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CHICKEN

Total recall for Kronfågel chicken

Swedish poultry company Kronfågel announced on Friday it was recalling all of its frozen chicken products following four new reports of glass in Kronfågel frozen chicken packages.

Total recall for Kronfågel chicken

The new reports come from frozen products other than those recalled on Tuesday, according to the company.

As a result, Kronfågel has now decided to recall all frozen chicken products sold under the Kronfågel label, the company said in a statement.

The new glass finds came in Tvååker on Sweden’s west coast, Sjöbo in the south, Boden in the north, and Skoghall in central Sweden.

Two of the reports involved frozen whole chickens, while the other glass bits were found in packages of frozen drumsticks.

The company has yet to determine whether the glass found its way into Kronfågel products during production or by mistake in stores or the homes of consumers.

Thus, the company has decided to recall its entire line of frozen chicken products.

“We are extremely concerned that someone may be injured. What has happened is very unfortunate of our consumers and our customers, Kronfågel employees, our suppliers, and the entire industry,” said Lantmännen Kronfågel CEO Jan Henriksen in a statement.

He added that the company is devoting all of its resources to determining what happened.

“With our forceful recall, we now have time to get to the bottom of the problem without worrying about there being glass in more frozen chicken,” said Henriksen.

The complaints will be investigated by local police in each area, although it’s possible that each case will later be examined by each and every local police department.

“At this point, we aren’t investigating the new cases,” said Sörmland police spokesperson Lars Franzell to the TT news agency.

He added that police still do not know how the pieces of glass got into the chicken packages.

“We don’t have any concrete suspicions directed at any particular person,” he said.

Police haven’t ruled out that the people behind the new cases were inspired by the earlier reports and that it’s possible that none of the cases are connected.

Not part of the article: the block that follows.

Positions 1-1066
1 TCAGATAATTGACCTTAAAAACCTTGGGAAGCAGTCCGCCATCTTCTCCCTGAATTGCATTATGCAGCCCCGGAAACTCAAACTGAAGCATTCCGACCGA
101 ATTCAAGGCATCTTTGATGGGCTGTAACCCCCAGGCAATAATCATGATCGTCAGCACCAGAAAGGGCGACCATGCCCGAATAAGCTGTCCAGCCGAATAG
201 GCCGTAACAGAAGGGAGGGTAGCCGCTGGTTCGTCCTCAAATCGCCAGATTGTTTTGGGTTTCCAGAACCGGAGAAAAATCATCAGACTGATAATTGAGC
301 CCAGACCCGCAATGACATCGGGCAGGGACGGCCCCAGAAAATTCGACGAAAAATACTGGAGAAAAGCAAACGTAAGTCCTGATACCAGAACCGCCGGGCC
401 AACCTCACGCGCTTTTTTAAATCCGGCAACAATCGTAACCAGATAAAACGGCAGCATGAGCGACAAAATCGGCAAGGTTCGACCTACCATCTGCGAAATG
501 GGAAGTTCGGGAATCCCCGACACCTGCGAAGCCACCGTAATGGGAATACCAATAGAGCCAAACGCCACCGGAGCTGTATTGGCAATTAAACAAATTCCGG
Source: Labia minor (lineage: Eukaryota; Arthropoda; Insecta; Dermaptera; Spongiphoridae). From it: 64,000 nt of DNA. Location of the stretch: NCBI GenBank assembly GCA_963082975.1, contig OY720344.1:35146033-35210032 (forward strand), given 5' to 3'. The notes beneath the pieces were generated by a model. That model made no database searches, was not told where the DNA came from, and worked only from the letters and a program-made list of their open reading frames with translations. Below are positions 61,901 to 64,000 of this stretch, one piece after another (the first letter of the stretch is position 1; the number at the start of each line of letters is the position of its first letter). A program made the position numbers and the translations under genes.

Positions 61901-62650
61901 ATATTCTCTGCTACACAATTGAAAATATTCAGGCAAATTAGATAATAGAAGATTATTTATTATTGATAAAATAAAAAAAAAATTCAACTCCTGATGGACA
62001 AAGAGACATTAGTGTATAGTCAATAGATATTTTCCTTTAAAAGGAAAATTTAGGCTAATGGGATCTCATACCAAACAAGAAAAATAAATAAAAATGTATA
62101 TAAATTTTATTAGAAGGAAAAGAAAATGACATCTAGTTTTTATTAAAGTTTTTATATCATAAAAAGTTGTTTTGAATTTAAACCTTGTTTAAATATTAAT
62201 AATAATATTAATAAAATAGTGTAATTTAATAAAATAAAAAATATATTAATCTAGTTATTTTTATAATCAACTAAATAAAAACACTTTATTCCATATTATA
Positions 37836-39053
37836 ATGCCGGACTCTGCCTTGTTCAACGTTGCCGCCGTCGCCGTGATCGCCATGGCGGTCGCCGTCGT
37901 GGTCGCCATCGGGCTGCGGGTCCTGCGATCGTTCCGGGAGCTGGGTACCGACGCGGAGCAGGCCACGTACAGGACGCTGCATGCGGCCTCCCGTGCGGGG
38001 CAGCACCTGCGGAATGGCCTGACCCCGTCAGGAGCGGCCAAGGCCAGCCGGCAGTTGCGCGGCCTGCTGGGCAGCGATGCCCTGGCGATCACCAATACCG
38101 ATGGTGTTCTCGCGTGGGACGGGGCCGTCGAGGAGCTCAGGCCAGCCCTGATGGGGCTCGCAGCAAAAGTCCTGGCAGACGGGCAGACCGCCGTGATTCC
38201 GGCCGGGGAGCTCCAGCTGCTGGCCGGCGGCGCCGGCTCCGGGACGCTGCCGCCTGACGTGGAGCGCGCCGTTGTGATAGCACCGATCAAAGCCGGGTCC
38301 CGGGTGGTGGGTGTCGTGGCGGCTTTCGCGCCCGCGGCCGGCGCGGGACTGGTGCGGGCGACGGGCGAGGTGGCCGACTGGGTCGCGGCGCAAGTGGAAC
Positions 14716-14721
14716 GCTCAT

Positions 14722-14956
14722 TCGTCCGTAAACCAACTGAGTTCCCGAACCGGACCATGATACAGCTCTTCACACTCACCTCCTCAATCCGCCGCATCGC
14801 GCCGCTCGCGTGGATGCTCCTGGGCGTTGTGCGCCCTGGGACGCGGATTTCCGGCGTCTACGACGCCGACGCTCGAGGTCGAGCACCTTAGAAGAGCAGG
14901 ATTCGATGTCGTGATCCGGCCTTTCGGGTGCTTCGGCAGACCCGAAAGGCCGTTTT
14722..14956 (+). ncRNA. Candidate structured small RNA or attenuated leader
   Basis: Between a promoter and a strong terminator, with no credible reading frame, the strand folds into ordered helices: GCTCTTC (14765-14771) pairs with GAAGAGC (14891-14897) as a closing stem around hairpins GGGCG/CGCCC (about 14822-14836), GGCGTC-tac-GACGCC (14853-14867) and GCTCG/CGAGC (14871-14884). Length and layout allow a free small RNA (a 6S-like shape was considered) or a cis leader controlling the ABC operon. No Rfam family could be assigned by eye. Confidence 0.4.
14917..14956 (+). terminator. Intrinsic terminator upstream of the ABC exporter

So far, 12 people from different areas around the country have found glass in chicken from Kronfågel.

Sweden’s security police, Säpo, have yet to be been called into the investigation, although the possibility has been discussed among the Sörmland police.

“If we are asked to assist the Sörmland police who are now investigating the discovery of glass, we’ll make a decision,” said Säpo’s Anders Tagesson to TT.

When food companies suffer from suspected sabotage which threatens many people, it is considered a national security threat and Säpo is often called in to assist.

Other chicken producers are also concerned about how glass found in chicken products many affect consumers.

Jimmy Samuelsson, head of Guldfågel AB, doesn’t think that whoever is behind the suspected sabotage is out to damage Sweden’s poultry industry.

“It’s probably sabotage, but I don’t think it’s directed at a single company or the whole industry,” he said.

Below is a list of the Kronfågel products which have been recalled:

Kronkyckling fryst

Partyvingar (1,500 g)

Kyckling innerfilé (700 g)

Kycklingfilé, 1 kg and 2 kg

Chicky Pack, kycklingfilé

Kyckling lårfilé

Kycklingvingar

Kycklinglår

Kycklingben

Kycklingklubba

Kycklinglever

For members

FOOD & DRINK

Five sweet treats you should be able to identify if you live in Sweden

Do you know your biskvi from your bakelse? Your chokladboll from your kanelbulle? Here's a guide guaranteed to get your mouth watering.

Five sweet treats you should be able to identify if you live in Sweden

Kanelbulle

The most famous of all Swedish cakes outside Sweden, the classic kanelbulle (cinnamon bun) is the symbol of Sweden abroad, no doubt helped by the fact that Swedish furniture giants IKEA stock frozen buns in their food stores for customers to bake off at home.

Forget American tear-apart cinnamon rolls baked in a pan and slathered with cream cheese frosting: a classic Swedish cinnamon bun is baked individually using a yeasted dough spread with cinnamon sugar and butter. The dough is then rolled up, sliced into strips which are then stretched out and knotted into buns, baked, glazed with sugar syrup and sprinkled with pearl sugar.